Tuesday, May 19, 2009

How many times can you answer a question about Palestine with "Well, Iran . . . "

Unfortunately, if you're Jeffrey Goldberg from The Atlantic, pretty much every time. He was one of three guests on the Dian Rehm Show this morning (along with Daniel Levy and David Makovsky) in a segment on Mideast Peace. The transcript isn't available yet, but it was something to this effect: In response to a question about Isreali public support for a two-state solution Goldberg responded:

It's unclear whether Iran will even allow there to be a solution to the conflict, it controls Hezbollah . . . . . [the rest was hard to get since I was nearly stricken deaf by the first part]

Two issues: first, responding to a question about the issue of a two-state solution with a reference to Iran is counterproductive. The I/P conflict has gone on for nearly half a century, long before Iran started a nuclear weapons program. So blaming this issue for stalling the peace process is disingenuous to say the least.

Second, Hezbollah has outgrown its Iranian "suppliers" to become a participant in a unity government in Lebanon where it commands significant support from the Lebanese population. To treat it as a surrogate for Iranian interests in the region is misleading and ignores the last 15 years or so of political change in Lebanese domestic politics.

Goldberg also responded to questions about the "Arab Public" (distinct from Arab leaders, who reflect the opinions of their publics just about as much as Glenn Beck reflects mine) with stories about personal meetings with (probably Egyptian) intelligence officers who told him how concerned they were about the Iranian threat!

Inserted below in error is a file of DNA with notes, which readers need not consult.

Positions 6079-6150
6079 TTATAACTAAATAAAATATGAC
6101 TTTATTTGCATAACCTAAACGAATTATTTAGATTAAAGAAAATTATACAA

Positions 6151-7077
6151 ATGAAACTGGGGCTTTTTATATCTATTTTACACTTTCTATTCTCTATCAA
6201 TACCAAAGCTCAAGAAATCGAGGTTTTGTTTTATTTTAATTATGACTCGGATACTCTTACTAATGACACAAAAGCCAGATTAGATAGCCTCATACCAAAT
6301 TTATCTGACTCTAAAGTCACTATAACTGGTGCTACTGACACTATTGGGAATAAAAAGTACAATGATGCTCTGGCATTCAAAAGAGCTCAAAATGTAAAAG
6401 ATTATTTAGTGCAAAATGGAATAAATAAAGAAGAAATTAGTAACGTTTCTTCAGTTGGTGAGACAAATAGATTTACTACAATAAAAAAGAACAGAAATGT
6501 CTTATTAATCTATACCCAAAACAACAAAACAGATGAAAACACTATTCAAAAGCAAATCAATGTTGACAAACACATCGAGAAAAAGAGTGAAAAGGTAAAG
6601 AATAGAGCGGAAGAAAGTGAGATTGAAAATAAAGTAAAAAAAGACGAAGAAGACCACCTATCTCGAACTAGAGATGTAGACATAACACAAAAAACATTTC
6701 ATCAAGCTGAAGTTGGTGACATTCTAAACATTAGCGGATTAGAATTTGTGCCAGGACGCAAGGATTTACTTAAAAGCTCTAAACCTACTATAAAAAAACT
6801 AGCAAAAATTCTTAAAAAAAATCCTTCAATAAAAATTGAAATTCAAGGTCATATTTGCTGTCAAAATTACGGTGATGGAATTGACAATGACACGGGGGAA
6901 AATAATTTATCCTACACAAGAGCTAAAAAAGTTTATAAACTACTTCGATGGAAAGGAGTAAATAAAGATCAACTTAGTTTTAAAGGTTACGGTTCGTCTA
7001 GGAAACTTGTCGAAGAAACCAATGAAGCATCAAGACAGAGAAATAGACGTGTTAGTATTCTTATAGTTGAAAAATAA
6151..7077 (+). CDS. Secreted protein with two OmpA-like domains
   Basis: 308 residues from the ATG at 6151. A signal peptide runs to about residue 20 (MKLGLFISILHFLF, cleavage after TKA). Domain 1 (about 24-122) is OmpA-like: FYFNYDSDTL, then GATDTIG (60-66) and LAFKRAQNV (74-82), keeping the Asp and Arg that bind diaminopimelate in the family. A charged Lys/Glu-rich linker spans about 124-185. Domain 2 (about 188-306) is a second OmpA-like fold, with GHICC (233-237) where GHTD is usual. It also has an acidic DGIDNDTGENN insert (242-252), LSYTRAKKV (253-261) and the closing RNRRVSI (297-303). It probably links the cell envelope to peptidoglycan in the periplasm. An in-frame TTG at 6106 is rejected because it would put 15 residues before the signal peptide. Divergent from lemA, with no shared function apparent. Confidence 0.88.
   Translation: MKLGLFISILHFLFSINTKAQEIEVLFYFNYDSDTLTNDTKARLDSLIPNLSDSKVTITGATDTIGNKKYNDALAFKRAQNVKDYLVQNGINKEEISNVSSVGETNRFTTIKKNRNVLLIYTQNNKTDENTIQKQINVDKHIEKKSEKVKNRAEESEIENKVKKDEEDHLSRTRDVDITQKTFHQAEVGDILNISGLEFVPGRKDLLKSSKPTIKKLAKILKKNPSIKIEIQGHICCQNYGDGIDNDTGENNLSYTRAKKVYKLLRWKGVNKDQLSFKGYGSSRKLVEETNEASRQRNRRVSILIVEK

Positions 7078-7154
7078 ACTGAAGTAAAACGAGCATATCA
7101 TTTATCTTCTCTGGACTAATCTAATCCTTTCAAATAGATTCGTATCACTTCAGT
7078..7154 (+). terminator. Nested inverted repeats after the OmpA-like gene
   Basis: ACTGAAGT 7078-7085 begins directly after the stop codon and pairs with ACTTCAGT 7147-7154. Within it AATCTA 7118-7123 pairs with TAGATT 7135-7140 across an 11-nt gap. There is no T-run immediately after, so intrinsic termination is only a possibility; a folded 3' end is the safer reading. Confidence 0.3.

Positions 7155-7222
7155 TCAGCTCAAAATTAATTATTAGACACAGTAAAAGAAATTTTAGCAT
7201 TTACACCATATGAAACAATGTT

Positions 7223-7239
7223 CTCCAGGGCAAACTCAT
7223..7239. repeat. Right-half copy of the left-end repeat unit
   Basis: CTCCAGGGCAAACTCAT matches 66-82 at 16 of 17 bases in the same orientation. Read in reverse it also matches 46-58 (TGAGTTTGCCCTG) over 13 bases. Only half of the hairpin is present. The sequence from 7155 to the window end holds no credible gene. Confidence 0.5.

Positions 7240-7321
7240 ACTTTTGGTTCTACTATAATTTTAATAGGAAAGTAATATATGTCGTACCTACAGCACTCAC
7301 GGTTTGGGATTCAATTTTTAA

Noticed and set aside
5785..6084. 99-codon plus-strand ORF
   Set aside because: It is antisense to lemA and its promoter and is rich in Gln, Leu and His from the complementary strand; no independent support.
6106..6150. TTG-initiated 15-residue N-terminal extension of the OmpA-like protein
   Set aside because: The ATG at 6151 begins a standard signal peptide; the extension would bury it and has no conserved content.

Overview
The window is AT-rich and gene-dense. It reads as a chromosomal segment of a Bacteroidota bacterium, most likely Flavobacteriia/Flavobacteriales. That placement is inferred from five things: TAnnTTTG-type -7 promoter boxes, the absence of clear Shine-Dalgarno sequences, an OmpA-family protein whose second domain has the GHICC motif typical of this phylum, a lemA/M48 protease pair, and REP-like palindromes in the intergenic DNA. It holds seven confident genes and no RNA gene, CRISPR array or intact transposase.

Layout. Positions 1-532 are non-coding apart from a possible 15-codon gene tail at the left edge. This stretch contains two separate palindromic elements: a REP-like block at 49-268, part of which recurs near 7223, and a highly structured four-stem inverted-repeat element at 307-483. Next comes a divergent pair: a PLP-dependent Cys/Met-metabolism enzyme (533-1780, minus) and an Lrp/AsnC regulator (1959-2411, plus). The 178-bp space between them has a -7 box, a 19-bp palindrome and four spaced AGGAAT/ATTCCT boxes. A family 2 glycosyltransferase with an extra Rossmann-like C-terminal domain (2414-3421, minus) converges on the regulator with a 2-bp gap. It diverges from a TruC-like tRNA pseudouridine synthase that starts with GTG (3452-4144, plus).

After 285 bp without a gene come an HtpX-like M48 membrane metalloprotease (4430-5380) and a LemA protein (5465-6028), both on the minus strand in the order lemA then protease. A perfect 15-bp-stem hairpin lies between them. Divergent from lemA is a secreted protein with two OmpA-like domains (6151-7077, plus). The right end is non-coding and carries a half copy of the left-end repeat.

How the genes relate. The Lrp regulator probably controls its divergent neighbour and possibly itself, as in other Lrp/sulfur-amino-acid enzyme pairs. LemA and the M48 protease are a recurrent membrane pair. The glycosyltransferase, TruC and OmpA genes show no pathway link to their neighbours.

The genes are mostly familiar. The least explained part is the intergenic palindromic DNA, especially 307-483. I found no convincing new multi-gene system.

First, someone who specializes in torturing members of the public probably isn't going to give you a unbiased account of their sentiment. And,

Second, Egypt and Saudi Arabia are losing major ground in the region to Qatar and Oman (and to a lesser extent Syria). The two gulf nations have made significant inroads in regional peace initiatives (Lebanon comes to mind immediately) and Syria is getting some positive signals from the White House (exempting the continuation of the sanctions, which was unfortunate and probably unnecessary, since they are largely symbolic and make little difference in trade between the two countries anyway). Qatar and Oman have better relations with Iran than the other Gulf States and Syria is gaining legitimacy as an important player in lots of regional initiatives. This suggests that Saudi Arabia and Egypt may be losing influence with their US ally, especially given Egypt's democratic backsliding in recent years. Of course the Egyptian and Saudi regimes are going to play up fears of the Iranian threat - this would help them prevent a rapprochement between the US and Syria and prevent closer ties from developing between the US and other gulf nations.


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